The La Fleur restaurant has a slew of unusual phenomena. Bonnet-clad apparitions pass through walls, blood leaks from ceilings and rats besiege the dining room. Experts from the Great Essex Witch Museum are called in to quell these strange sights. But before Rosie Strange and Sam Stone can do their thing events turn darker. For La Fleur’s chef has been strung up and slaughtered like a pig. More oddly, the only witness, the owner’s daughter Mary, swears blind a ghost did it.
Rosie and Sam must find out what’s happening before Mary takes the fall. But intuitions and tip-offs lead them stumbling into the dark waters of the past, exposing secrets of a wider conspiracy, as well as secrets all Rosie’s own. With strange chills Rosie and Sam learn that seeing isn’t always believing, while thoughts of truth may be just as illusory.
'A fun and thrilling read, one hugely impressive element is that Moore uses her light tone and intricate character relationships to address some serious points - ranging from people trafficking through to the derogatory stereotype of the Essex Girl. Lead character Rosie Strange is a woman to be admired with her ballsy, no-nonsense attitude, excellent boots and compelling family history. I can't wait to see more of Rosie, Sam and the Essex Witch museum in the future.'
– Cathi Unsworth, author of Weirdo and Without the Moon
'She is the best thing to happen to paranormal fiction in a long, long time.'
– Starburst Magazine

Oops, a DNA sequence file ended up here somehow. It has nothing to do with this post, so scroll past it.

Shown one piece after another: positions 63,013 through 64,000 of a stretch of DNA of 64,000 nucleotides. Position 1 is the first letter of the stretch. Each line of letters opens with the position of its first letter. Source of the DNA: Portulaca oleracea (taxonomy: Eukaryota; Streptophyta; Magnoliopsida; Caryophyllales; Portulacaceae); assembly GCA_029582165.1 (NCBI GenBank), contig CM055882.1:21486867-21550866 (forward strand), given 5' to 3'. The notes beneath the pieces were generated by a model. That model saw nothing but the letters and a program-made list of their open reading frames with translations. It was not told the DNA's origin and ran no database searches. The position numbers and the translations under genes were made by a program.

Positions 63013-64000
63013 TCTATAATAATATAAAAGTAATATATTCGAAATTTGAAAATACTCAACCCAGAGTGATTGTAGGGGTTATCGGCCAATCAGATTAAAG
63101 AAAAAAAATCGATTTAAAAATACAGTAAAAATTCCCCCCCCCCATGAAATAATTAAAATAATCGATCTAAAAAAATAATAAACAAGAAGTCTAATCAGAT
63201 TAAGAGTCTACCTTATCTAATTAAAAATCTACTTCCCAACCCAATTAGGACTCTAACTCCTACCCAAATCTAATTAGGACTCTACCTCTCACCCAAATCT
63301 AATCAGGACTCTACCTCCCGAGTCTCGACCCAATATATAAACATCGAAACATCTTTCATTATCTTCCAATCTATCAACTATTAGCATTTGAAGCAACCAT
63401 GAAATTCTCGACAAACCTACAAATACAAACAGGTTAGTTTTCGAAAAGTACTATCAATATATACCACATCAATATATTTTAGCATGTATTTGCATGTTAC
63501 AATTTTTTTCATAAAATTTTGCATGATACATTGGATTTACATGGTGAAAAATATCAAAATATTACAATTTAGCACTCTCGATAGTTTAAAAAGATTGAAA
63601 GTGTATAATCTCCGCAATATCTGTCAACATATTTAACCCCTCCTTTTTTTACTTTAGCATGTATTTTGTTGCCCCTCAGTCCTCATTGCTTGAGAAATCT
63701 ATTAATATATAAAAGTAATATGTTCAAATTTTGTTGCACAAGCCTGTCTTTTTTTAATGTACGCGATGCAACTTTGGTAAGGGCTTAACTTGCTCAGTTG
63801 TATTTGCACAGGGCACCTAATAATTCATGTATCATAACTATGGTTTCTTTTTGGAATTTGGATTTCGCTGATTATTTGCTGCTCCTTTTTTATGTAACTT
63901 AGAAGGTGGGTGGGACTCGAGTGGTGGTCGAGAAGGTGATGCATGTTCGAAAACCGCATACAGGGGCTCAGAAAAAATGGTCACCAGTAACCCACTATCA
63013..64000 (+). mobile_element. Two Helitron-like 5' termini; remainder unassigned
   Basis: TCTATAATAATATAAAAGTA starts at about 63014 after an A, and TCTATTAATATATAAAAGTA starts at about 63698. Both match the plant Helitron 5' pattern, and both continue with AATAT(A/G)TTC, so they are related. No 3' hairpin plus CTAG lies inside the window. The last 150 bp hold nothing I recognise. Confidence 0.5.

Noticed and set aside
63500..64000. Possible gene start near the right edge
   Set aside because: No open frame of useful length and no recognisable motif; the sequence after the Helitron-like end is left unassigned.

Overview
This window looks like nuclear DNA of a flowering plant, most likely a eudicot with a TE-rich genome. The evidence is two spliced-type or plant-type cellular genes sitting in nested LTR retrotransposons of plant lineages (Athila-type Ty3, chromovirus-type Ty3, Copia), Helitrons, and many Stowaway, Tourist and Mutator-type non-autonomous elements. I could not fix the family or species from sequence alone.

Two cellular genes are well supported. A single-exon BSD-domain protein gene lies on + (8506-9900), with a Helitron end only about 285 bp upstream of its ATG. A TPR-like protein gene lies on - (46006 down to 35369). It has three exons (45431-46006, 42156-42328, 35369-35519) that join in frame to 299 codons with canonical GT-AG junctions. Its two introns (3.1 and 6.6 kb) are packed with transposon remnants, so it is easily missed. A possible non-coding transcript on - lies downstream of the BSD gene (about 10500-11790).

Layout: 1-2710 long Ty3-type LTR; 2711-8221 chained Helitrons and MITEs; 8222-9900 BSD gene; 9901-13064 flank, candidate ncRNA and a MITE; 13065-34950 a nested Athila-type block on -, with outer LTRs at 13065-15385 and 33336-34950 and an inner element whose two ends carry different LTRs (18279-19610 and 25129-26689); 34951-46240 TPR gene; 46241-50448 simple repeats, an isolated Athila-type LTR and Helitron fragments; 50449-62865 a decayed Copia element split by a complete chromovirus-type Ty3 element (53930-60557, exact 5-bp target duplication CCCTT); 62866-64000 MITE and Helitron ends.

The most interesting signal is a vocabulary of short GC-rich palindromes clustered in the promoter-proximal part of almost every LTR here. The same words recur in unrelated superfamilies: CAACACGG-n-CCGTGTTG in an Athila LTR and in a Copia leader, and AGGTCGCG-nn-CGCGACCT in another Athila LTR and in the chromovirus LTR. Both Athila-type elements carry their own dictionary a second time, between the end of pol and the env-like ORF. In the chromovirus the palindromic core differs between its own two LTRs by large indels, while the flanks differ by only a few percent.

‘Once again, Moore pulls off the trick of combining incisive wit and spellbinding atmosphere with multiple layers of history and contemporary issues into one potent draft.’
'Like Strange Magic, the perilous pursuits and gruesome developments are accompanied by lots of humor. And, for those of you who, like me, find living human beings far scarier than dead ones, rest assured that the book offers an abundance of plain old human evil of the sort that occurs in this life.'
– Pop Culture Association Mystery & Detective Reading List
'Sexual Chemistry and supernatural happenings come together to form a read that's part 50% Jonathan Creek, 50% Moonlighting, and 100% bloody brilliant (in more ways than one...)'
– The Bookbag
‘Moore does an excellent job here of highlighting a real historical scandal with echoes in the present day.’
‘I became totally immersed in Rosie’s world – I loved her relationship with Sam, as well as the descriptions of London. Rosie is such a strong character; her fantastic wit is weaved throughout the narrative. The plot kept me guessing right until the end. I can’t wait for the next book in the series! Highly recommended.’
– Elisabeth Carpenter, author of 99 Red Balloons
‘Forget Essex, Rosie Strange should be declared a national treasure. She is the best thing to happen to paranormal fiction in a long, long time.’ 10/10
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